It's rare when both a company and its audience rise to the occasion. But Pittsburgh Ballet Theatre brought John Neumeier's daring balletic version of "A Streetcar Named Desire" to a boiling point in its American premiere at the Benedum Center on Friday night.
More surprisingly, the audience, particularly one raised on a traditional menu of ballets such as "The Nutcracker" and "Swan Lake," responded mightily to the decidedly raw emotions on display, baring sex, homosexuality and mental instability as if under a microscope.
It wasn't easy. Alfred Schnittke's score for the second act could be termed Charles Ives on steroids, an aurally shocking patchwork quilt of symphonic music, ragtime and sometimes grating improvisation. But it was brilliantly appropriate, providing an uncompromising look into Blanche's mental state and its slow deterioration.
Mr. Neumeier remained faithful to Tennessee Williams' Pulitzer Prize-winning play, yet turned it on its head by starting at the end, with Blanche staring blankly for several uncomfortable minutes in a mental institution. That gave way to her memories at the Belle Reve plantation and her marriage to Allan, whose homosexual affair with a "friend" was witnessed by Blanche, which led to an argument and Allan's subsequent suicide.
Everything was heightened by Mr. Neumeier's uncompromising vision, a starkly lit scenic design with white floor and a bank of distressed plantation shutters along each side that gave the production a surrealistic aura. The first act featured a backdrop of the majestically columned Belle Reve, which slowly melted, a symbol of the disintegration of the Deep South.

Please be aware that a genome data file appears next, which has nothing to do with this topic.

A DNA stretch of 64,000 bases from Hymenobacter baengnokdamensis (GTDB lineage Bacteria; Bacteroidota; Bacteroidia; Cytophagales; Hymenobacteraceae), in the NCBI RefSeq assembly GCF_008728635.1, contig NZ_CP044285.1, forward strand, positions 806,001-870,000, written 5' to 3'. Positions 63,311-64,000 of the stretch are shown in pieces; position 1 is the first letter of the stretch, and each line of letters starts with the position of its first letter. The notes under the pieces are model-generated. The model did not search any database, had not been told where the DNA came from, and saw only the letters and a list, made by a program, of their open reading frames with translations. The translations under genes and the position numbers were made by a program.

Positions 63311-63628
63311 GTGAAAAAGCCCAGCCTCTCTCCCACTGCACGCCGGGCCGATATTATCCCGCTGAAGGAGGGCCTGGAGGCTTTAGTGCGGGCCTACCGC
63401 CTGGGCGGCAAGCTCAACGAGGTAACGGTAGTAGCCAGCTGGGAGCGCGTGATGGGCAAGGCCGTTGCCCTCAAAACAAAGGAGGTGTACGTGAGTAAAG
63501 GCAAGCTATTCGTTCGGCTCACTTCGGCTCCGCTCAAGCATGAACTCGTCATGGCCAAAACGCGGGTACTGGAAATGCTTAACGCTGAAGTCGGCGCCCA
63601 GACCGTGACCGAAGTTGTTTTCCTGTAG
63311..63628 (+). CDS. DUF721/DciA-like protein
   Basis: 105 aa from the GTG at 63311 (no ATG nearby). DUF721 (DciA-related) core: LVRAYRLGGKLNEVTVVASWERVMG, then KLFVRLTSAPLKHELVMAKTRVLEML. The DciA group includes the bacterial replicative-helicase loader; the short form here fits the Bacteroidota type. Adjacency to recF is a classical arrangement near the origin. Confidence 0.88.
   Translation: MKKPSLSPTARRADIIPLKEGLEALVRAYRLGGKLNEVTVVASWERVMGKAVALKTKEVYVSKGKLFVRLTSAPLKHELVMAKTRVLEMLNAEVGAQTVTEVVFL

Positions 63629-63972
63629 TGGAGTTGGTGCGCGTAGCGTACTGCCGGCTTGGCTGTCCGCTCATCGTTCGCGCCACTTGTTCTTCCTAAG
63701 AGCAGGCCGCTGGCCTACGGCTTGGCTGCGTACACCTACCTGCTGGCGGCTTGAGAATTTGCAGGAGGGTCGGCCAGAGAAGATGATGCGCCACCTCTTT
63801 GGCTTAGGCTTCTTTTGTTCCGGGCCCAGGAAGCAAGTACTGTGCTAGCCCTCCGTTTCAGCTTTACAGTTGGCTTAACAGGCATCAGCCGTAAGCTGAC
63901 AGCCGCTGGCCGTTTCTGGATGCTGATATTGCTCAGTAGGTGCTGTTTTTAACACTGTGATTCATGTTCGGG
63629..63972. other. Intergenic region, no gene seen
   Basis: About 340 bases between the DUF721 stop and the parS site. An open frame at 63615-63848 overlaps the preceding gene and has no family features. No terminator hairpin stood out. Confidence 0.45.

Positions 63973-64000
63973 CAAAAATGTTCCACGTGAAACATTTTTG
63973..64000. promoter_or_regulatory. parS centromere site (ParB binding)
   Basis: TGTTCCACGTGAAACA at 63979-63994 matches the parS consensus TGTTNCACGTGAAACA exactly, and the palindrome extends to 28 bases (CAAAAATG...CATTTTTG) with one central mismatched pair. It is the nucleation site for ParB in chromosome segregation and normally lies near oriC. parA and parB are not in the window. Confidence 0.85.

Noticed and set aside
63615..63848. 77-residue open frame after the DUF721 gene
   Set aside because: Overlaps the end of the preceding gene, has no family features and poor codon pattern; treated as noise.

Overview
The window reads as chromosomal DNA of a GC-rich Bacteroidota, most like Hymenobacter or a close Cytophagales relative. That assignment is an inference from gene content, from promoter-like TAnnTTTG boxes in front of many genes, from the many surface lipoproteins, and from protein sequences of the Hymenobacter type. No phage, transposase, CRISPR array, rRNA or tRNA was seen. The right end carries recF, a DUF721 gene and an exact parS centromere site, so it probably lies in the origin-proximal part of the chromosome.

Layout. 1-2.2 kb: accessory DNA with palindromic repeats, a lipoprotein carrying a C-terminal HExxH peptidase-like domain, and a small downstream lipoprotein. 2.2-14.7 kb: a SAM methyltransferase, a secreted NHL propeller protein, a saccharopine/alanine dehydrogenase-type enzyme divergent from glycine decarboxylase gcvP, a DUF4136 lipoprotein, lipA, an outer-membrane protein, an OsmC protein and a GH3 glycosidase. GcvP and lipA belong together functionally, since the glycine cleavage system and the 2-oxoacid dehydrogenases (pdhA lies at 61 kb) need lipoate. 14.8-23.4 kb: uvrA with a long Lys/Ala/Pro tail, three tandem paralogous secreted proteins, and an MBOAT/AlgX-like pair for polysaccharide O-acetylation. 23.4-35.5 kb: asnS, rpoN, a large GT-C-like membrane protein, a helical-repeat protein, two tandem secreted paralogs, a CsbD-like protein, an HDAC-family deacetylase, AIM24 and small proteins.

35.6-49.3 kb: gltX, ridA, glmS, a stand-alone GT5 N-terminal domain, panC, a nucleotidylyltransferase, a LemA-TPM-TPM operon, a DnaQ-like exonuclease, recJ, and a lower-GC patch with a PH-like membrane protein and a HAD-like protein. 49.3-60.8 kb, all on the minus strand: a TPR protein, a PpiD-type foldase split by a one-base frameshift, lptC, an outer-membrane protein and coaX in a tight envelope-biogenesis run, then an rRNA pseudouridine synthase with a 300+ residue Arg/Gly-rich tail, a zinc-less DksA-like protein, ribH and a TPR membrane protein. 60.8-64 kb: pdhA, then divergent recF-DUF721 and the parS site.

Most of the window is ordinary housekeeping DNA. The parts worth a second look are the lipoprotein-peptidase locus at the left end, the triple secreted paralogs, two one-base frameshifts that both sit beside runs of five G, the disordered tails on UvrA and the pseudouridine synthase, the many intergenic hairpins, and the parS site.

The second act continued that symbolism, with a set of streetcar tracks at the back and only two beds, one for Stella and Stanley's apartment and the other for the sanatorium. To his credit, Mr. Neumeier extended the stage over the Benedum's orchestra pit and placed two more doors, allowing more of the action to take place literally in the audience's face.
There were so many levels at work here. It was a magnificent study in contrasts, including the slow, mannered ways of the South, with dancers drifting across the stage, versus the cacophony of jittery dance in New Orleans' emerging Industrial Age.
There was the use of Prokofiev's atmospheric "Visions Fugitives" at Belle Reve, then the jarring stabs of Schnittke's first symphony. It had a jaw-dropping depiction of violence, yet tempered with a poetic flow.
And even though the story was familiar, Mr. Neumeier molded the emotionally driven movement in such a way that we simply did not know how he would arrive there.
But this artistic balancing act was really defined by the connective tissue to be found in the direction and choreography, how the ensemble sometimes echoed the movements of the principal characters. Or were those characters a product of that environment, of the times? Then there was the return of Allan in New Orleans because he still invaded Blanche's thoughts.
It was a transformative ballet for a company that often markets ballets primarily to garner popularity, but never more so than with the dancers here. Eva Trapp (Blanche), noted for her abstract contemporary work at PBT, was a wounded butterfly, but strong enough to shoulder a ballet built around her. Robert Moore, always so handsome and elegant, reached deep to find the primal nature within Stanley.
They received unflinching support from Alexandra Kochis, an ingenue ballerina who found Stella's sexual transformation, Christopher Budzynski's multi-faceted Allan, and Stephen Hadala's Mitch, so accommodating in his loneliness, but most of all the ensemble who brought the decidedly individual characters of a distinctly American literary classic to life.